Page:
College field trips, popularly known as 'industrial visits' (IV) are something most students eagerly look forward to. Not only because they expect learning new things outside the classroom and gaining practical experience, but also because it is a break from the usual classroom sessions, away from college and home. The routines usually followed during these trips have a perfect balance between visiting industries and sightseeing of the location.
Since these trips are conducted by the school/college as a part of the curriculum, it becomes easy for the students to get permission from parents to attend. The field trip organisations are usually handed over to travel agencies. Planning, executing and organising an IV is anyway a more difficult task than a usual trip, considering that the group of tourists are a bunch of young enthusiastic and usually adventure loving teenagers.
So, the mishap which occurred due to the flash flooding of the Beas, Mandi, raises a question that whose fault is it anyway? Is it the 24 students who were washed away to be blamed, their tour operator or the college faculty? Their IV turned into the worst nightmare for the group of 65 engineering students on a study tour to Kulu-Manali from Hyderabad's VNR Vigyan Jyoti college.
On June 8, when their group stopped at a place on the Manali-Kiratpur Highway, near Thalot, 40kms away from Mandi, little did they know that 24 of their own batchmates would drown in the very same river on whose banks they posed for photographs and selfies. The Beas which was relatively shallow when the students waded through the waters for pictures, saw a sudden rise in its water levels as soon as the sluice gates of the dam were opened. A sudden gushing of water from the Beas' reservoir of 126 MW Larji Hydropower project swept away 24 students, including 18 boys and 6 girls and 1 tourist guide.
Raman Teja, a student from the batch, who witnessed the tragic view of his friends drowning in the flash flood said, the water levels were shallow when my friends waded through the waters for photographs. After 10 minutes a local man shouted out and said that the flood gates of the dam were open. It was too late by then as the water levels rose quickly. There was no warning heard by any dam authorities and for nearly three hours, no search or rescue party turned up. The police also did not respond properly, Teja said.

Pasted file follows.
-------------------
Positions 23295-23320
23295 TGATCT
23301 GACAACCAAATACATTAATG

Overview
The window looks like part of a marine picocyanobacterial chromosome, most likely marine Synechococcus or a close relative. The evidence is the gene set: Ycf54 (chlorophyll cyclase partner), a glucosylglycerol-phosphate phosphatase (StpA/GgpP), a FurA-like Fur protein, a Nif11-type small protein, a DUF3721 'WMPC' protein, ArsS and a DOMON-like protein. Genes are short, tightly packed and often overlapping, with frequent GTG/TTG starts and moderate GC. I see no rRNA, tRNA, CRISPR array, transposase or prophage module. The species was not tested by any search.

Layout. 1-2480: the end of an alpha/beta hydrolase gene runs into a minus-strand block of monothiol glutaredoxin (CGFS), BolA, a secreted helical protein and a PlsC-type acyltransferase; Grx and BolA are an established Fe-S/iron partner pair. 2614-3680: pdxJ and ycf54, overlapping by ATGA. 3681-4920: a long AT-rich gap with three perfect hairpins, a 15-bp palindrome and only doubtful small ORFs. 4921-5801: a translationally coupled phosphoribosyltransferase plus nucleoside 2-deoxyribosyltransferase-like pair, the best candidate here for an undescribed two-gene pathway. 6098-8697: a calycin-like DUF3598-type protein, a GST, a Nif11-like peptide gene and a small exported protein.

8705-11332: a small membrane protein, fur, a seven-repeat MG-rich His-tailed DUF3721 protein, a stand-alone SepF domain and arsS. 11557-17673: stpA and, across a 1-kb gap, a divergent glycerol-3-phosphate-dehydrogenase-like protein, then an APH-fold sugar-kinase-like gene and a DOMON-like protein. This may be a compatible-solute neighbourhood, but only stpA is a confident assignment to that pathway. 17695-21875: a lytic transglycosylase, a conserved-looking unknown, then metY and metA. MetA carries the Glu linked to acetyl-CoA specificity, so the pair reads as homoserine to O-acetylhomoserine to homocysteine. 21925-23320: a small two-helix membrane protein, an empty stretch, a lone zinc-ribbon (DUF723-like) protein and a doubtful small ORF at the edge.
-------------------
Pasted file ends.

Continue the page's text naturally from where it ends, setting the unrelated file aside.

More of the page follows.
While Virbhadra Singh, chief minister of Himachal Pradesh talking about the incident on June 9 said, “Several buses and tourists travel up and down all through the year through the summer season. This is the first time such a tragedy has happened, which is very unfortunate. Teachers should have taken precaution and prevented the students from going into the water. I however don't want to blame anyone,” Singh said.
CV Anand, Hyderabad city police commissioner told the media, “It appears that the dam authorities did not follow the proper drill before releasing the water in the river.” He said this after he spoke to his counterparts in Himachal Pradesh.
Talking about the incident, Mark Alexander, who runs one of India's most sought after travel agencies for student trips, Glotrip-Happy Miles said, “The government should have put up a sign board or fencing. An official security guard could have also been appointed. A police patrolling van before the water was released could also make a difference. The students and the faculty are not at fault as they were tourists and did not know about it. Neither can we blame the tour guide because if this was an everyday happening, he would be aware as they constantly interact and work with the locals. The signaling or the hooters were not received by the victims or the guide.”
The mishap at Mandi is very unfortunate and negligence of security matters in tourist locations which the government should have taken care of has cost the life of 25 people in this case. If only the authorities for tourism are a bit more alert and careful, with stricter safety norms probably, student trips could be a safer learning experience. True that such incidents are rare, but it surely raises an alarm. While the search for the bodies still continues, the parents of the victims still look for answers about whose fault was it or who is to be blamed anyway?